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Cancer Res. 1999 Apr 1;59(7 Suppl):1743s-1746s.

Imprinting of a genomic domain of 11p15 and loss of imprinting in cancer: an introduction.

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Department of Medicine, Johns Hopkins University School of Medicine, Baltimore, Maryland 21205, USA.


Our laboratory has found genomic imprinting of a large genomic domain of human 11p15.5, identifying six imprinted genes within this domain: (a) insulin-like growth factor II (IGF-II), an important autocrine growth factor in a wide variety of malignancies; (b) H19, an untranslated RNA that is a putative growth suppressor gene regulating IGF-II; (c) p57KIP2, a cyclin-dependent kinase inhibitor that causes G1-S arrest; (d) KvLQT1, a voltage-gated potassium channel; (e) TSSC3, a gene that is homologous to mouse TDAG51, which is implicated in Fas-mediated apoptosis; and (f) TSSC5, a putative transmembrane protein-encoding gene. We hypothesize that 11p15 harbors a large domain of imprinted growth-regulatory genes that are important in cancer. Several lines of evidence support this hypothesis: (a) we have discovered a novel genetic alteration in cancer, loss of imprinting, which affects several of these genes, and is one of the most common genetic changes in human cancer; (b) we have found that the hereditary disorder Beckwith-Wiedemann syndrome, which predisposes to cancer and causes prenatal overgrowth, involves alterations in p57KIP2, IGF-II, H19, and KvLQT1; (c) we have found both genetic (somatic mutation in Wilms' tumor) and epigenetic alterations (DNA methylation) in cancer; and (d) we can partially reverse abnormal imprinting using an inhibitor of DNA methylation. We propose a model of genomic imprinting as a dynamic developmental process involving a chromosomal domain. According to this model, cancer involves both genetic and epigenetic mechanisms affecting this imprinted domain and the genes within it.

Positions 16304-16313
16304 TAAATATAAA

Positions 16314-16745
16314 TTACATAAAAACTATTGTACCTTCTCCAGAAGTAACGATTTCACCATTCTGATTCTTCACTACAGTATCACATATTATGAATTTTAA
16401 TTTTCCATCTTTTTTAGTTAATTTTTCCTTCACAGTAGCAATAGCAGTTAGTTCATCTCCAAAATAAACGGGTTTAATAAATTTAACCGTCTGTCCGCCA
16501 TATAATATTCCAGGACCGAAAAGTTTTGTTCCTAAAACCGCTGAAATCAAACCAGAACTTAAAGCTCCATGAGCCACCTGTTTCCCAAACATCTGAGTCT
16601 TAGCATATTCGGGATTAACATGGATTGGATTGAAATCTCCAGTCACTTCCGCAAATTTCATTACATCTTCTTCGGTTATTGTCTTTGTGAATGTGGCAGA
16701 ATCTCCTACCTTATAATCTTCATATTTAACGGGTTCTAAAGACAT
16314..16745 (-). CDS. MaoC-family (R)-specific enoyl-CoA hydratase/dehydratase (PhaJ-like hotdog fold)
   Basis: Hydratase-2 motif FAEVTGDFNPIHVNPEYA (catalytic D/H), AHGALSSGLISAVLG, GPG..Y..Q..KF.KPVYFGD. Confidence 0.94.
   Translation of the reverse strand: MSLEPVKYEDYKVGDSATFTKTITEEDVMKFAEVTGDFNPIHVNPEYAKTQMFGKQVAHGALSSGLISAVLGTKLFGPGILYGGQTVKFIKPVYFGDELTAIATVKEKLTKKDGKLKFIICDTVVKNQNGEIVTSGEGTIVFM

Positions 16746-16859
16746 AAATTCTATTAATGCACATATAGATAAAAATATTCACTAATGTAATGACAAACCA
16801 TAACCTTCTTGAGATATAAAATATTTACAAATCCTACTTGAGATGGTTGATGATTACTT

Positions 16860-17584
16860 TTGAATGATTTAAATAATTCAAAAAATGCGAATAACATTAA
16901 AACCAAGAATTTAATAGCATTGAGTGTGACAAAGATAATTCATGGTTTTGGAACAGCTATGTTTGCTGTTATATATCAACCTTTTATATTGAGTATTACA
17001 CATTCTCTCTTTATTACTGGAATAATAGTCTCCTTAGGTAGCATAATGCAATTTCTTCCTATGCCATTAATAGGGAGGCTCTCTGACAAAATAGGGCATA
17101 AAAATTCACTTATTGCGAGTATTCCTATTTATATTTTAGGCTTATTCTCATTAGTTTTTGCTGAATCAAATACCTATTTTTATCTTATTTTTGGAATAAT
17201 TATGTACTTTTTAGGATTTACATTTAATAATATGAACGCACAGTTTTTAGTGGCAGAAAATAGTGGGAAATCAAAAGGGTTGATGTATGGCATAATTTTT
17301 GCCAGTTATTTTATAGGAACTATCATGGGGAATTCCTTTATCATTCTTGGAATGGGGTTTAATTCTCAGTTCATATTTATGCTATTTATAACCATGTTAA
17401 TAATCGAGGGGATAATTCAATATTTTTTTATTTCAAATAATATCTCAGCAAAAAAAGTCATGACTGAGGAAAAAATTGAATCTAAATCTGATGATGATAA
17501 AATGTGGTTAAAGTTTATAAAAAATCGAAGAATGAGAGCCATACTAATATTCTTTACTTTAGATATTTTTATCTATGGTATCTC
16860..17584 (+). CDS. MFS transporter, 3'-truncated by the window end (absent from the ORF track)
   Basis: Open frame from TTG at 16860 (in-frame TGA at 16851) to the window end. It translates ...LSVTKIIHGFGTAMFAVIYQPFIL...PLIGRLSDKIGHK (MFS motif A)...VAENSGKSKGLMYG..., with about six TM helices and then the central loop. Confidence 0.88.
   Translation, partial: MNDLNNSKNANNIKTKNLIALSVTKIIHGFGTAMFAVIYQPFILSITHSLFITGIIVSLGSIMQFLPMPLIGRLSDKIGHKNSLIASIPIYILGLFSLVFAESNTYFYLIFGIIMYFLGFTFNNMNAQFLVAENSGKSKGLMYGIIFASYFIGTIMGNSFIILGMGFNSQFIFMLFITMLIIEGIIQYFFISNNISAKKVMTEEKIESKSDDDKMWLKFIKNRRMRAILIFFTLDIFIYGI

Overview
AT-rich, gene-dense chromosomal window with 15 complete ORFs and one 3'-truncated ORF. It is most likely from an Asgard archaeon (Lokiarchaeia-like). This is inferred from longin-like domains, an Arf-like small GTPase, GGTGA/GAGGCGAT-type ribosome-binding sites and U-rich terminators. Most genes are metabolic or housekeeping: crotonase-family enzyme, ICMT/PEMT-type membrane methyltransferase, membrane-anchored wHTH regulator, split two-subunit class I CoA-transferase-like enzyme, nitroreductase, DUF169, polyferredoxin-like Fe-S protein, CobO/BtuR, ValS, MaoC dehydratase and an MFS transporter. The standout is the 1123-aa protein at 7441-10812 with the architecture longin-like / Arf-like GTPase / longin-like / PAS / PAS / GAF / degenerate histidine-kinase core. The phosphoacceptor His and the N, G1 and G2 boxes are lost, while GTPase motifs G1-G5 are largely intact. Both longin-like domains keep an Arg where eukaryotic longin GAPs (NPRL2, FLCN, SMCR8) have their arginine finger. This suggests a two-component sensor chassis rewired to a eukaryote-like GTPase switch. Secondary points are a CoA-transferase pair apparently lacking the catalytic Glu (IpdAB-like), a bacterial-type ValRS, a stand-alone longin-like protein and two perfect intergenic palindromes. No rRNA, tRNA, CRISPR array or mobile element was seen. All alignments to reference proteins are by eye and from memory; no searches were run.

[Indexed for MEDLINE]

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